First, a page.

Our Emotions Don’t Have to Rule Our Minds

February 13, 2020 Updated: February 13, 2020

“Between stimulus and response, there is a space. In that space is our power to choose our response. In our response lies our growth and our freedom.” — Unknown

A few days ago, my wife said something that stirred an immediate flash of anger. Perhaps you can remember being at a similar crossroads? You can:

  1. Express your anger. How did that work out for you the last time you did?
  2. Stuff your anger and silently rehearse your grievance. Again, your relationship will suffer.
  3. Choose a better way.

That day, I chose a better way. In almost the same moment my anger arose, I noticed the story forming in my mind justifying the anger. I realized anger was pre-existing in my mind and the story I was constructing was a made-up narrative designed to help me drop responsibility. In that moment of realization, the anger was gone; not stuffed, gone.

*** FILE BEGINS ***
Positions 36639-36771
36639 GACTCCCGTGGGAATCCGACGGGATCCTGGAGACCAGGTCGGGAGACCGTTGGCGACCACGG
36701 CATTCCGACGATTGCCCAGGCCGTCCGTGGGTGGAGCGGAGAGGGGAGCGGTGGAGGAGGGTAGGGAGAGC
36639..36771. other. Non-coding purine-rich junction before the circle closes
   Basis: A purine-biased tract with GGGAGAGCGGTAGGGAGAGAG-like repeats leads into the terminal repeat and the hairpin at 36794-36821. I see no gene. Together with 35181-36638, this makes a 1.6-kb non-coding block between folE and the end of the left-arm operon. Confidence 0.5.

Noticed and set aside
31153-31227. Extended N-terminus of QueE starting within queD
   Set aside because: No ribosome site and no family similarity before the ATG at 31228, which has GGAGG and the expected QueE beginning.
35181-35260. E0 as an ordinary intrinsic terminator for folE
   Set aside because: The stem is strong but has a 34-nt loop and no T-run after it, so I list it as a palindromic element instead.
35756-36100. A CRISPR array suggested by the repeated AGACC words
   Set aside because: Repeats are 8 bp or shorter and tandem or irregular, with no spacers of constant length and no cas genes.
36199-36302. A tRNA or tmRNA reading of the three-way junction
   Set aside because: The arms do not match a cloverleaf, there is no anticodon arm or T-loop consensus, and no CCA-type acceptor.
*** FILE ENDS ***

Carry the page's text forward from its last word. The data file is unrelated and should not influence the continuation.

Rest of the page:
This realization happened without intellectual processing. In other words, I didn’t do a number on myself.

An hour later, I couldn’t have told you what I thought I was angry about. Something can no longer be a cause (what my wife said) if it has no effects. If the false cause is removed, so are the effects.

I would like to tell you I always choose path 3. I don’t. Path 3 is unnatural to our ego and requires mental discipline and practice, but the rewards are immense.

The process I’m describing can apply to any upset: fear, anxiety, worry, etc.

This is an idea, among several, I will present in my workshop: “Has Your Life Become a Sitcom About Nothing? How to Exit Your Show” at FEEcon in June 2021.

Barry Brownstein is professor emeritus of economics and leadership at the University of Baltimore. He is the author of “The Inner-Work of Leadership.” To receive Barry’s essays, subscribe at Mindset Shifts. This article is republished from FEE.org